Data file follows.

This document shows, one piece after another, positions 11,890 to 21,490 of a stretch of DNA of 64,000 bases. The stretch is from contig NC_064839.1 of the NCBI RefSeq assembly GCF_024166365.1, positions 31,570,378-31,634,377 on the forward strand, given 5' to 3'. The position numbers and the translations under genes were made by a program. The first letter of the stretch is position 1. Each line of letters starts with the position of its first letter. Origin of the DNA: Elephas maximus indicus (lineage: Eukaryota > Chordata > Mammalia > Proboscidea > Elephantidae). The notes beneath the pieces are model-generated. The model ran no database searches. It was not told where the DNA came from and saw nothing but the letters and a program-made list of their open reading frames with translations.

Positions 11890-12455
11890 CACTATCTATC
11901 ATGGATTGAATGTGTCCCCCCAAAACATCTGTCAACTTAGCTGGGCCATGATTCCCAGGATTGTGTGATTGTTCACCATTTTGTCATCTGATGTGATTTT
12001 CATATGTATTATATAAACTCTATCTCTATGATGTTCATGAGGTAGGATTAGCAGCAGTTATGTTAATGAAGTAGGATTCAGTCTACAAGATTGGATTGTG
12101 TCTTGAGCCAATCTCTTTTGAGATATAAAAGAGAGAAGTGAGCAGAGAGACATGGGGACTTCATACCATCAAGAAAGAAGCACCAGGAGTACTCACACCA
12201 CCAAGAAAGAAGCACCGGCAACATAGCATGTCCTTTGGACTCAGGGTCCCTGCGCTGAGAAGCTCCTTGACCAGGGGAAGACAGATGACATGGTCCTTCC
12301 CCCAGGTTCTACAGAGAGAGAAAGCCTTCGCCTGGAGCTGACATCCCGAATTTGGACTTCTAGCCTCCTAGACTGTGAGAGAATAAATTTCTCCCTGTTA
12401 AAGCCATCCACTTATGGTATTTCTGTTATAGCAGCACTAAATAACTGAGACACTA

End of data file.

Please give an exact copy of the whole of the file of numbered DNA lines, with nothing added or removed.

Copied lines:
This document shows, one piece after another, positions 11,890 to 21,490 of a stretch of DNA of 64,000 bases. The stretch is from contig NC_064839.1 of the NCBI RefSeq assembly GCF_024166365.1, positions 31,570,378-31,634,377 on the forward strand, given 5' to 3'. The position numbers and the translations under genes were made by a program. The first letter of the stretch is position 1. Each line of letters starts with the position of its first letter. Origin of the DNA: Elephas maximus indicus (lineage: Eukaryota > Chordata > Mammalia > Proboscidea > Elephantidae). The notes beneath the pieces are model-generated. The model ran no database searches. It was not told where the DNA came from and saw nothing but the letters and a program-made list of their open reading frames with translations.

Positions 11890-12455
11890 CACTATCTATC
11901 ATGGATTGAATGTGTCCCCCCAAAACATCTGTCAACTTAGCTGGGCCATGATTCCCAGGATTGTGTGATTGTTCACCATTTTGTCATCTGATGTGATTTT
12001 CATATGTATTATATAAACTCTATCTCTATGATGTTCATGAGGTAGGATTAGCAGCAGTTATGTTAATGAAGTAGGATTCAGTCTACAAGATTGGATTGTG
12101 TCTTGAGCCAATCTCTTTTGAGATATAAAAGAGAGAAGTGAGCAGAGAGACATGGGGACTTCATACCATCAAGAAAGAAGCACCAGGAGTACTCACACCA
12201 CCAAGAAAGAAGCACCGGCAACATAGCATGTCCTTTGGACTCAGGGTCCCTGCGCTGAGAAGCTCCTTGACCAGGGGAAGACAGATGACATGGTCCTTCC
12301 CCCAGGTTCTACAGAGAGAGAAAGCCTTCGCCTGGAGCTGACATCCCGAATTTGGACTTCTAGCCTCCTAGACTGTGAGAGAATAAATTTCTCCCTGTTA
12401 AAGCCATCCACTTATGGTATTTCTGTTATAGCAGCACTAAATAACTGAGACACTA